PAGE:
Sophomore athlete Duke Thomas is a natural.
The 5-11, 175-pound Copperas Cove product played quarterback in high school and did enough to convince Texas Longhorns defensive back coach Duane Akina that he could play cornerback with his work in a single summer camp, events that are crucial for the coaching staff in the evaluation of prospects who will end up at positions they didn't play in high school.
When Thomas showed up at the Offense-Defense Bowl last year before enrolling early at Texas, he spent some of his time on defense, including one day of practice before playing cornerback in the game, recording an interception, a fumble recovery, and several tackles.
Like a natural.
During the Orange-White game at the end of March, Thomas helped out on offense with the suspension to fellow sophomore Cayleb Jones and the hamstring injury to Jaxon Shipley, catching three passes for 27 yards.
On special teams, he returned two kickoffs for 65 yards and flashed some of the game-breaking speed that helped him run for more than 2,500 yards and 31 touchdowns in his final two seasons at the high school level.
Head coach Mack Brown was asked about Thomas following the spring-ending scrimmage:
He has only been over there for three days, and he can really catch. You can see he hadn't handled the ball much. We will have to work on that, but we will really talk about the ability to utilize his speed. He did a really good job at receiver, and he is fighting Sheroid Evans for the other corner position. We feel really good about Duke. We will just have to look at it and probably play him both ways in the fall. We have got more depth right now in the secondary than we do at wide receiver. We have to continue to increase our speed at wide receiver.
From Brown's comments, it sounds like the odds are high that Thomas will spend at least some time at wide receiver in the fall, where he would compete with incoming true freshman Jacorey Warrick for time at slot receiver, and could even be a player in the mix to receive some carries in the perimeter run game, where it seems like his speed and escapability could make him highly effective.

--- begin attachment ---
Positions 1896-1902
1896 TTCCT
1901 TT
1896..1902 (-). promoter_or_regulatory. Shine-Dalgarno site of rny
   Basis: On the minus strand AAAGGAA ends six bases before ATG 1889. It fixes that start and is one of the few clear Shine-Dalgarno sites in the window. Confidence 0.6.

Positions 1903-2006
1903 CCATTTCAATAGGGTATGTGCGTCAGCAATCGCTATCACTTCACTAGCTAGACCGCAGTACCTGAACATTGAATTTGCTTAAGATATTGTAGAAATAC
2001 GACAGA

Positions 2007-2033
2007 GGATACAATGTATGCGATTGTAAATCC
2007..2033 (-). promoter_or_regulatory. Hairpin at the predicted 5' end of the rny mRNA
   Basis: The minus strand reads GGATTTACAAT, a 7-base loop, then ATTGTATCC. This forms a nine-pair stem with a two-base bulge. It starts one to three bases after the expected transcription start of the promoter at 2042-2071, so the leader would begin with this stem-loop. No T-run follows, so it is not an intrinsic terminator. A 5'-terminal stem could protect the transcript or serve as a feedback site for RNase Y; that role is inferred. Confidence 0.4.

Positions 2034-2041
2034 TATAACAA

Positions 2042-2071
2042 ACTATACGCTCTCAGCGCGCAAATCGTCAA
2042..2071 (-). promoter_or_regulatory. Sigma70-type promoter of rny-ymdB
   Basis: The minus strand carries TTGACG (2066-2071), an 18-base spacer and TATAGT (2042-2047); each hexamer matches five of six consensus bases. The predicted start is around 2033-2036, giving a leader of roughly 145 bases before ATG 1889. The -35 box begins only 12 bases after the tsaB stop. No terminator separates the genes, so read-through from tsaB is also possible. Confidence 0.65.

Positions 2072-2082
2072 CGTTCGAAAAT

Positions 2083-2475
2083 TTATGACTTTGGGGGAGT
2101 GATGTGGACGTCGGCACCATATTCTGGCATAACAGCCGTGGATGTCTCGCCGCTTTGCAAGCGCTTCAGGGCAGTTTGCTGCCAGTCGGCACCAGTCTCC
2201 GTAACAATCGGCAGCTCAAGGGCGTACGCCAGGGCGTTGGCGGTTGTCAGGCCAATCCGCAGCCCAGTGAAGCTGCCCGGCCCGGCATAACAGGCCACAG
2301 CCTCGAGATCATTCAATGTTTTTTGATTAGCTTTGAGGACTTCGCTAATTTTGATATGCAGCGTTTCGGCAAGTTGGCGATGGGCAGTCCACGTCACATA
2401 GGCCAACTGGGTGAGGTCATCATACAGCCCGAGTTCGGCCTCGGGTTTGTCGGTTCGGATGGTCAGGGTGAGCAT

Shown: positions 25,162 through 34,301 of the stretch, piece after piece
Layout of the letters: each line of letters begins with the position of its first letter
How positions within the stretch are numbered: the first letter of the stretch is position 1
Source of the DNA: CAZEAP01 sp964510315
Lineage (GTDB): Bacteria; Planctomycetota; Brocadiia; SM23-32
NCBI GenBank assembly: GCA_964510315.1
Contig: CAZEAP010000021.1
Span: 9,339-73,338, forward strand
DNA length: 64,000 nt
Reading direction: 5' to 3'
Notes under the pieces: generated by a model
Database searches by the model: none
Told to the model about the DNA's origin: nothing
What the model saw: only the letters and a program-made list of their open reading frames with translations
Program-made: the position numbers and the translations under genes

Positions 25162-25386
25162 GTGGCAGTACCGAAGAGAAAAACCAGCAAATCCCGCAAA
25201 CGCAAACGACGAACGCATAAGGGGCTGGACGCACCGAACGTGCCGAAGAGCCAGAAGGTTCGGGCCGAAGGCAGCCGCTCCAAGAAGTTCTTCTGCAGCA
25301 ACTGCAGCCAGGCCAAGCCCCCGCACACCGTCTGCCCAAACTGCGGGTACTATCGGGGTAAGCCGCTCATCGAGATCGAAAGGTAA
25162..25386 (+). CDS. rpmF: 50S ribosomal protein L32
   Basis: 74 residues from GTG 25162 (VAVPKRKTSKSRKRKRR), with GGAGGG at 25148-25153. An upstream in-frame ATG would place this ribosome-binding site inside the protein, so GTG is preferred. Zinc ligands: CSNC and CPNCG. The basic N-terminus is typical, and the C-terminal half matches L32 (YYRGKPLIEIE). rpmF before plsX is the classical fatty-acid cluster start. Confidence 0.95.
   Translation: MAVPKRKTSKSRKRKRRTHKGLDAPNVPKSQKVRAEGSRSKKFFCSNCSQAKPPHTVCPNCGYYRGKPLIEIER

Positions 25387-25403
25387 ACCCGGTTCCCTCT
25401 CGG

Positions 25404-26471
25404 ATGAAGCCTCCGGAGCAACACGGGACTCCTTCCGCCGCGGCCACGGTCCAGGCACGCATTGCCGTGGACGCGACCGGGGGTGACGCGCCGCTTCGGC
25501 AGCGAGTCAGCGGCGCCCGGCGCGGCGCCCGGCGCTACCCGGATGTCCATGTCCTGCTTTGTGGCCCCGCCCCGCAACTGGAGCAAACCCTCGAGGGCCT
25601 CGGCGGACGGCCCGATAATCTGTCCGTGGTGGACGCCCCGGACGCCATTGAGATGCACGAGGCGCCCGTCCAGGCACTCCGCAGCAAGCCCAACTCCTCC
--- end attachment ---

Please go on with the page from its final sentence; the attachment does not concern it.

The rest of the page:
As Brown mentioned, though, ball security will be a key for the Killeen-area product, who was rather loose with the ball and put the ball on the ground twice during the game, though neither was a fumble.
However, since he does have experience on offense, it's not like he's never been taught ball security -- he just needs a refresher course after only spending three days there.
And that's what was impressive about Thomas' performance in the Orange-White game. His average of nine yards per catch is hardly astounding, but he looked comfortable catching the ball and running the handful of routes that he knew and he wasn't just out there taking up space. He made himself a legitimate target.
After only three days.
Given five times that amount of practice time next fall during camp, aided by some time at receiver during the all-important summer workouts? Well, that could be something.
There was some talk coming out of high school that Thomas could get a chance at wide receiver to start -- Rivals listed him as an athlete -- but it didn't come to fruition until his second spring on campus after enrolling early in 2012.
Brown saw an opportunity to see what Thomas could do at wide receiver and jumped at the chance as the Texas offense seeks to put more speed on the field.
I thought it was a great opportunity to put him [Duke] over there and look at it, because he did such a great job at Copperas Cove [High School] with the ball in his hands. I thought it would be fun to watch him and see what he could do. He's really smart. He works really hard. He's fighting for a backup spot [in the secondary], so I wanted to see if he could have a chance to step in and maybe gain a spot as a starter at receive.
Thomas is also really fast. So, he's fast, smart, and a hard worker, attributes that combine to allow him to be a quick learner. Yeah, basically a natural.
Co-offensive coordinator Major Applewhite had a few more descriptives to throw into the mix:
We took a look at Duke this past week. He's a guy from Copperas Cove that has tremendous ball skills and competitive toughness. He reminds me a lot of Quandre [Diggs] as far as just having that feel of a player. He loves football. He's a competitor and I'm excited to have a guy like that on offense.
Fast, smart, a hard worker with tremendous ball skills and competitive toughness, as well as possessing a love for football.
The ingredients of a true contributor.
Senior wide receiver Mike Davis agrees with the general assessment of Thomas as a quick learner, too:
He picked it up instantly when he first walked in the room. He knew some of our stuff and he got it down pretty fast. Learning offense isn't that hard, since we are working on the basic stuff to learn the tempo.
Thing is. defensive coordinator Manny Diaz isn't so ready to give him up, noting that the 'Horns need to "make sure we use him in the best way possible."
Right now, it looks like that will be splitting some time on offense and defense in the fall and giving him a chance to show off the first-step explosiveness and ability to juke defenders that made it hard to project him as a high school prospect on the defensive side of the ball, but provided ample evidence of his ability with the ball in his hands.
It will be a tough task for Thomas to balance the demands of both positions, but with suspensions likely looming for both Kendall Sanders and Cayleb Jones to start the season, Texas will need some experienced bodies at the position and it looks like the former high school quarterback can step into that role with a steep learning curve.
He is a natural, after all.